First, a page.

Virgin America May Find Troublesome Turf at LaGuardia Airport

Virgin America May Find Troublesome Turf at LaGuardia Airport
The carrier has won takeoff and landing slots at the NYC airport, but flight restrictions and competition await (Photograph by Laurent Grandguillot/Redux)
Photograph by Laurent Grandguillot/Redux

The merger creating the world’s largest airline has already produced a clear benefit in New York City for two rivals: Southwest and Virgin America.

Federal regulators said Thursday that Southwest had acquired the rights to 12 new takeoff and landing slots at LaGuardia Airport (as well as full control of 10 slots it had leased from American), while Virgin America will also take over 12 slots to enable its first-ever service at the airport. Yielding prized slots at key airports in New York and Washington was part of the deal American and US Airways struck with the Justice Department to allow their massive merger, which is expected to close Monday.

While the aged LaGuardia certainly doesn’t win any “best airport” awards, airlines and business travelers prize it for being the closest airport to Manhattan. Southwest will use the new slots to “enhance our schedule from the Southeast and the Midwest into New York,” spokeswoman Whitney Eichinger said in an e-mail. Those new flights are set to start in May.

The move into LaGuardia will mark a bigger departure for Virgin, however, with the airport becoming a bit of an oddity in its network since it imposes length restrictions on departing flights (save for those on Saturday). That limits service from LaGuardia to roughly 1,600 miles, with Denver and Houston the farthest destinations served nonstop. Virgin America has so far focused its 53-jet fleet on upscale service to markets where corporate America flies, emphasizing long hauls from Los Angeles and San Francisco to New York-JFK; Newark, N.J.; Boston; and Washington, along with flights linking San Francisco and Seattle. It has begun serving Chicago, Dallas, and Austin, Tex., with limited flights but has thus far avoided several legacy airlines’ fortress hubs: Atlanta, Houston, Charlotte, Denver, and Phoenix.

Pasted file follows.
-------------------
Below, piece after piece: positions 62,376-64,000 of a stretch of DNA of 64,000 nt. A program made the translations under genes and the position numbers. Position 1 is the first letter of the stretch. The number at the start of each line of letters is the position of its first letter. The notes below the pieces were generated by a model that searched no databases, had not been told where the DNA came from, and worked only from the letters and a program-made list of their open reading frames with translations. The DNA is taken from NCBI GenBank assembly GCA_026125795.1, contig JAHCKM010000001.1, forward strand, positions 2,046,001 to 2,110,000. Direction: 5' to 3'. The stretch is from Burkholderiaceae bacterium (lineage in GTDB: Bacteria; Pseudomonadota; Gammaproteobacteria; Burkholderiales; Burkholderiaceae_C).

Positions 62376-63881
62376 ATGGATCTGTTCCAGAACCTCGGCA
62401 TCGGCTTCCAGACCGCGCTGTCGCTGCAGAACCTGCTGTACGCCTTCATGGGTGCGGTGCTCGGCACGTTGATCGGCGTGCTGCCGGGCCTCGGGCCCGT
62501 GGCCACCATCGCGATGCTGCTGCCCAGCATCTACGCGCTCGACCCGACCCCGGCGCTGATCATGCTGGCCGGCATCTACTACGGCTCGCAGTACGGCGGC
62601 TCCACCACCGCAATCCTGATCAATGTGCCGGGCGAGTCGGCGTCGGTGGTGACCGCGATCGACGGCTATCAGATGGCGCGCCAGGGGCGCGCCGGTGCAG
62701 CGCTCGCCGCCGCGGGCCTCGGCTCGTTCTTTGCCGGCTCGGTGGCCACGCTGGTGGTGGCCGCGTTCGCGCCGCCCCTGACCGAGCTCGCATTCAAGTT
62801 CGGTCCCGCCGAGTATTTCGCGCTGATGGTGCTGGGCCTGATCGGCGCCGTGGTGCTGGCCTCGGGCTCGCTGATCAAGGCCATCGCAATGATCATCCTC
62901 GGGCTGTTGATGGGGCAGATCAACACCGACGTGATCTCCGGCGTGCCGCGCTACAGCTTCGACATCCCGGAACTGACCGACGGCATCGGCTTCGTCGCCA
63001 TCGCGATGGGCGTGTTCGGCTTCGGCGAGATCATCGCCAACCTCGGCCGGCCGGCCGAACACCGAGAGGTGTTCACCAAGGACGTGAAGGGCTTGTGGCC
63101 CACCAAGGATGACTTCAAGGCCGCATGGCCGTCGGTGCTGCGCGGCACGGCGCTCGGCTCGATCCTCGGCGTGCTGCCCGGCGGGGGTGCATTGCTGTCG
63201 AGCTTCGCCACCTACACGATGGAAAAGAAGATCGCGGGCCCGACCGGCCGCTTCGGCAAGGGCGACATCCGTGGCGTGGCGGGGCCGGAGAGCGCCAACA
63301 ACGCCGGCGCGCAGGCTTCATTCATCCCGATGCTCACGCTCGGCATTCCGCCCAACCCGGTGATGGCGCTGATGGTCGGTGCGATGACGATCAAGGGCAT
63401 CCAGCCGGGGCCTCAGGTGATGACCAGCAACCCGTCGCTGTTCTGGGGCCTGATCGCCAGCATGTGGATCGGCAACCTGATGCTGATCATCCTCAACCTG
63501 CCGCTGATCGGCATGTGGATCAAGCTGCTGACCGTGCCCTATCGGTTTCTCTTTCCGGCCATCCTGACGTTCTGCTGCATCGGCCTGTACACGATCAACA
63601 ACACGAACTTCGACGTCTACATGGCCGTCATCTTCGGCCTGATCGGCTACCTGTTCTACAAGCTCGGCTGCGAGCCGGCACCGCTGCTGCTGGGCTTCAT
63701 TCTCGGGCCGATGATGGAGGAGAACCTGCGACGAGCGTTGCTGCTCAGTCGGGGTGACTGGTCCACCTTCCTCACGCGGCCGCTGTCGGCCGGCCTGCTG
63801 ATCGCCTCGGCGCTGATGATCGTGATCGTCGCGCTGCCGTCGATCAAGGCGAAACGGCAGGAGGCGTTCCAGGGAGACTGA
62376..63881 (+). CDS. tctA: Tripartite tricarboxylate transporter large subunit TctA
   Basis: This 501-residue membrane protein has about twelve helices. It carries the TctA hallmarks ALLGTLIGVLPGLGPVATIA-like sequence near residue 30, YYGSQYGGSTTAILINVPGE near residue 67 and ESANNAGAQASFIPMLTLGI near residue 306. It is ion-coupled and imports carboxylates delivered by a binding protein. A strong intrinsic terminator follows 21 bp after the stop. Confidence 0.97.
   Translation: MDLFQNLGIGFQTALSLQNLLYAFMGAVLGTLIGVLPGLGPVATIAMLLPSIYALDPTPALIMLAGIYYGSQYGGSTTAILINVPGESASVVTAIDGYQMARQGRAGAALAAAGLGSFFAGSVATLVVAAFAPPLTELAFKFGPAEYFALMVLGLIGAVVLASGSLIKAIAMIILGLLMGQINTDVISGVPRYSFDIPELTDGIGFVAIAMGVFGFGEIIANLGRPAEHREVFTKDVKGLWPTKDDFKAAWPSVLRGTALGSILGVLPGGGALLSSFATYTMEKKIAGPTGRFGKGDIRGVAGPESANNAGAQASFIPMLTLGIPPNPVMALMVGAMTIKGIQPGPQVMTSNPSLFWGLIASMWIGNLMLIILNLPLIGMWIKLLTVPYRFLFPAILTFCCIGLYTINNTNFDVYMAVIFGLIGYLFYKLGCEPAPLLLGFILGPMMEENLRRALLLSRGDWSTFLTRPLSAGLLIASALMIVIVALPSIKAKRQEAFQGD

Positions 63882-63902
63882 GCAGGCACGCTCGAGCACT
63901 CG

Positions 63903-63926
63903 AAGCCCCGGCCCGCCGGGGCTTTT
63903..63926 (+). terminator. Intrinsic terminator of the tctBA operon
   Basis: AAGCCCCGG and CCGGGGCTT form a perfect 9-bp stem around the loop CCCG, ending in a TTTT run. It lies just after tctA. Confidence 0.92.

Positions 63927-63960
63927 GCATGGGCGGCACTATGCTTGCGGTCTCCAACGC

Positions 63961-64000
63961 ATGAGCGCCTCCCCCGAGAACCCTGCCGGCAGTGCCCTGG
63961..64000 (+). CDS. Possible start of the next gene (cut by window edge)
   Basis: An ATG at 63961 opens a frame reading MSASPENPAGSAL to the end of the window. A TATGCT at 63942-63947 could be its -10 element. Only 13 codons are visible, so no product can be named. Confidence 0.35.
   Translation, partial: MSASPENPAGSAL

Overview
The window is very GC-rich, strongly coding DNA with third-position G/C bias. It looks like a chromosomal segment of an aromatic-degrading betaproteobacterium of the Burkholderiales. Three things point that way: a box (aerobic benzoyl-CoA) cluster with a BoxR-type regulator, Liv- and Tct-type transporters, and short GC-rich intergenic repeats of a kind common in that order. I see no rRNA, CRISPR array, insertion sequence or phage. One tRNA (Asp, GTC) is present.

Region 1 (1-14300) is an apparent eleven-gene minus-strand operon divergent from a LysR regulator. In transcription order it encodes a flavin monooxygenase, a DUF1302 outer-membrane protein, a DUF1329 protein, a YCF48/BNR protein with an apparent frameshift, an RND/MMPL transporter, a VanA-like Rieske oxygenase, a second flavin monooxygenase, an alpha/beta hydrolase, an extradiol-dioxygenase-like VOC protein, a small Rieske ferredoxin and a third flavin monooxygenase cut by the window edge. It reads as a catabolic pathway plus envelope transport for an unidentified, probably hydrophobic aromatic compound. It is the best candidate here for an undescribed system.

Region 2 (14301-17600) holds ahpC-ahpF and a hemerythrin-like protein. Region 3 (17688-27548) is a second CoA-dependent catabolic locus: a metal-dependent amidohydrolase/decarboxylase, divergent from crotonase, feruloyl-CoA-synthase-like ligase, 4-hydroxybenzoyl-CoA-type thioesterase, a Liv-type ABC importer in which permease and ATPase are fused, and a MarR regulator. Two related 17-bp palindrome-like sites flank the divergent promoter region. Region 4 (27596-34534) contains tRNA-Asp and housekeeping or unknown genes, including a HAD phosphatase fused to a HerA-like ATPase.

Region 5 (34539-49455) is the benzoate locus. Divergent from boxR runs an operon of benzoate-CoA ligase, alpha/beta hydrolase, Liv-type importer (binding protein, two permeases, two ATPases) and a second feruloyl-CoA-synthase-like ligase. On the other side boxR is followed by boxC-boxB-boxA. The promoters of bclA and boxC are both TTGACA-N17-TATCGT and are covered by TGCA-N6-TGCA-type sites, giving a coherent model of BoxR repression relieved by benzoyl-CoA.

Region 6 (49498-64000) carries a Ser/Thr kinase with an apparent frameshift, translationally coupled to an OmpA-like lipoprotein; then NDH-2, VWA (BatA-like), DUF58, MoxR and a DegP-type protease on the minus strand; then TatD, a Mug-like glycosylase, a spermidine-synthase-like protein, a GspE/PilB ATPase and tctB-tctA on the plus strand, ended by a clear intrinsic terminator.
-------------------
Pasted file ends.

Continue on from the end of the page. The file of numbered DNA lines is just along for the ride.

But Virgin America won’t be able to fly from LaGuardia to its West Coast hubs, so it will be forced to adopt an opportunistic focus on the best revenue opportunities—and that likely means new routes to Chicago, Dallas, and Atlanta, a city that Virgin America Chief Executive Officer Dave Cush has conceded the airline will need to eventually tackle. Of course, Delta Air Lines has a long history of defending its home airport ferociously against upstarts.

Virgin America spokesman Madhu Unnikrishnan declined to comment on the airline’s LaGuardia plans.

Some airline observers have speculated that Virgin America may decamp Dallas-Fort Worth International for Dallas Love Field once that airport loses its flight restrictions in October, given Love Field’s proximity to downtown Dallas. That could mean new nonstop flights from LaGuardia to Love Field, a route that Southwest would likely join. Delta has also said it wants to boost service at Love Field if it’s allowed to bid for gates there that American controls.

For Virgin America, expanding to other large cities with significant business travel will almost certainly be expensive once Delta, United, and the new American move to defend their corporate accounts and squeeze Virgin with new flights and discounts. The same strategy has played out most recently in Newark, where United has sought to defend its hub against Virgin America with new service to California and lower fares.

At LaGuardia, which isn’t considered a true hub for any airline, a similar scenario could play out on shorter flights. The only difference would be Virgin America taking hits from multiple competitors.

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